Harnessing the power of localization to scale your business across markets
When content drives your business, then getting your brand voice right in your audience’s language is crucial to boosting customer experiences, and achieving global growth goals. Localizing your content — or adapting your messaging to a particular culture — helps you deliver your brand consistently across markets in a way that is authentic and native to local buyers.
Companies that have achieved the most success with international expansion tend to set up localization internally as an integrated, centralized effort, transforming language from a cost center into a growth driver. By centralizing your localization activities, teams can use their tech much more efficiently, and reuse assets such as style guides and terminology, while streamlining a better approach across departments. This can help maximize the consistency of your brand content to help gain and maintain customer engagement.
Here’s how you can turn language from a cost center into a growth driver:
1. Align the value of language to your company’s goals
Is your main objective ensuring the tone of your marketing campaign is right in all languages you support? Or is your priority getting your product content localized and into international markets faster than the competition?
It is essential to define and articulate the value of localization to your business with key internal stakeholders and senior leadership.
Consider the following questions:
How important is multilingual content to your organization?
How does language impact your business model?
How embedded is language within your services operations?
What are the current challenges and drivers?
By reviewing the impact of language on your company goals, you create a strong foundation to position localization as central to your business strategy.
2. Measure your metrics and track ROI to make data-driven decisions
Many companies consider localization a cost center, but content is created for a purpose, and localizing helps carry that purpose into new languages and markets. It should act as a revenue generator for your business. To assess its value as an investment, you’ll need to align an ROI to your localization.
It’s easy to get caught up in task-specific metrics around translation quality. These KPIs matter, but you also need to tie each localization task back to your organization’s wider global growth objectives. You might be updating your Italian website to fix grammatical errors, but remember to frame these day-to-day tasks around the benefits to the company.
For your company, this could look like:
A boost in conversion rates
Lower bounce rates
Improved UX within your app or website
Fewer resource demands for translation workflows
By aligning an ROI to your localization efforts, you can track, measure, and report on revenue generated, and have an educated understanding of where to invest or reallocate efforts to yield higher results. It can also help you make more informed, data-driven decisions on how you prioritize your content for localization and determine if more localized variants are required — across the 21 Spanish-speaking countries, for example, or Canadian French vs Metropolitan French. Tracking your localization will enable you to scale into new markets much more efficiently and effectively.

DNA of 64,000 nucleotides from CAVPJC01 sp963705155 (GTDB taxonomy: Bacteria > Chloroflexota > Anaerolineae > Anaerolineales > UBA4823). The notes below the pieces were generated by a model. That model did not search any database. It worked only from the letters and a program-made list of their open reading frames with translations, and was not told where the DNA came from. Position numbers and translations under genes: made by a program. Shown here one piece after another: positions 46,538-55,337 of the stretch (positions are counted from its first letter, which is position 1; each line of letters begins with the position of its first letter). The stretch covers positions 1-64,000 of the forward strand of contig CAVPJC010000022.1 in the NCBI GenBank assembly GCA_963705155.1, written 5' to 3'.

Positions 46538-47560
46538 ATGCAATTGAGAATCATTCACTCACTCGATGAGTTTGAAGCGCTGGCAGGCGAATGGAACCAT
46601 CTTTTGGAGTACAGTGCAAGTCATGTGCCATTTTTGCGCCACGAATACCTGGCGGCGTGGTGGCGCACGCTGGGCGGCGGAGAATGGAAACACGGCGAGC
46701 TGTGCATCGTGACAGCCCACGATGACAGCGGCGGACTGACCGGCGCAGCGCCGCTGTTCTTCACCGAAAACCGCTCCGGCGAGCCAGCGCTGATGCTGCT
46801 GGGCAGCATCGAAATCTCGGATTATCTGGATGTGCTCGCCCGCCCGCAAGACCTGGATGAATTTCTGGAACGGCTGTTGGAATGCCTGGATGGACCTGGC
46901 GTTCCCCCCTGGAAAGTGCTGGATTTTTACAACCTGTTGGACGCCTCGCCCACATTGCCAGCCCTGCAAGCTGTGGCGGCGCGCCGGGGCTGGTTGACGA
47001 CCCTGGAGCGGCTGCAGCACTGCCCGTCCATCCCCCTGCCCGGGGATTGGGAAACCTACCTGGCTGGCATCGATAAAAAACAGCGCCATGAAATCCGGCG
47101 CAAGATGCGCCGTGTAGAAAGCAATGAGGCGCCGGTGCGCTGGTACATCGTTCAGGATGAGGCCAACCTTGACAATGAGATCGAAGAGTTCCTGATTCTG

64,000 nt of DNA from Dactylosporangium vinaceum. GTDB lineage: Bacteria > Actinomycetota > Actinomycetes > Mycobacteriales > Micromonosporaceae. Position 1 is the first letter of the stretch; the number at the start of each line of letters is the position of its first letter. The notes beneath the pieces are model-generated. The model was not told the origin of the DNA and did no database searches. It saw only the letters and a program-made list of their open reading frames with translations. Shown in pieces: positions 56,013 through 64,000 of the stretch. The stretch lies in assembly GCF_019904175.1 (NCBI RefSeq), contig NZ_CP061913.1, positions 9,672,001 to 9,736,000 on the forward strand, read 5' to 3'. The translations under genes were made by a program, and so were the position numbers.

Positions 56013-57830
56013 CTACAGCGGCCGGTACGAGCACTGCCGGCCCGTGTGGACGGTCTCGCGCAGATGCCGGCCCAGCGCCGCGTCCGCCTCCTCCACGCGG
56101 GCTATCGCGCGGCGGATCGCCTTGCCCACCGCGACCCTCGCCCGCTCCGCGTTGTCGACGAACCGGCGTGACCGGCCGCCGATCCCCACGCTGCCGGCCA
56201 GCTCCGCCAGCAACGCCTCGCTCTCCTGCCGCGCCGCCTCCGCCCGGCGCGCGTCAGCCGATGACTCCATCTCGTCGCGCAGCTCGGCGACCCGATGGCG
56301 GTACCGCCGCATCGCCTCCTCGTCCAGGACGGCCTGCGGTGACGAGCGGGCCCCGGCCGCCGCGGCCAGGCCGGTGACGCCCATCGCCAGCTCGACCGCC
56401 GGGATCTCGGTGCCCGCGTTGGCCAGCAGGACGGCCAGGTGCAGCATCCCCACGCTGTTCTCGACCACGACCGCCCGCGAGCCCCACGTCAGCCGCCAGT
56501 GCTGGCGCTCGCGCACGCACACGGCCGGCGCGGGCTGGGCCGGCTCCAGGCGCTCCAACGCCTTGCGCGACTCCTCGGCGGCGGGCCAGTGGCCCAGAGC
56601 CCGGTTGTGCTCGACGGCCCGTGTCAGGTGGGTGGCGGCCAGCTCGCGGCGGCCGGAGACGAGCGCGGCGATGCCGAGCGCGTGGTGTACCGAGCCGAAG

3. Secure key stakeholder buy-in
“No localization team exists in a vacuum,” shared Patrick McLoughlin, Localization Manager at Eventbrite.
Localization in any enterprise is a cross-functional process. It is dependent upon multiple projects, metrics, and deliverables across other teams. Successful localization relies on forging relationships with other departments — marketing, product management, engineering — and as much as possible with senior leadership. Anyone involved in the localization process needs to evangelize the importance of localization to these other teams.
Take the time to give localization the visibility it deserves across the business, and show other key stakeholders what it means and why it’s important to provide a more authentic experience to your international customers. You could back this up with your metrics, but it’s important to know your audience and what metrics pertain to them.
If you’re presenting to engineers, tailor it to their language and talk technical. If you’re presenting to senior leadership, refer to numbers that highlight the importance of globalization. Rather than listing the number of Arabic pages you’ve fixed with the engineering team this quarter, showcase how this has impacted the overall Arabic customer experience, for example by decreasing overall bounce rate, resulting in a X% uptick in CSAT scores. Framing your report as such and tying other teams’ work to international success can be very impactful. Getting buy-in across the business makes for a smoother localization process, and makes it easier to hit your global growth goals.
Harnessing localization as a growth driver can have a substantial impact on your global expansion. These three factors can kickstart this process, but you don’t have to take this journey alone. Our localization experts know how challenging and complex it can be for businesses to navigate localization and are dedicated to helping you align your localization efforts to your company goals, track and report on metrics, and educate your colleagues on the power of localization to secure key stakeholder buy-in.
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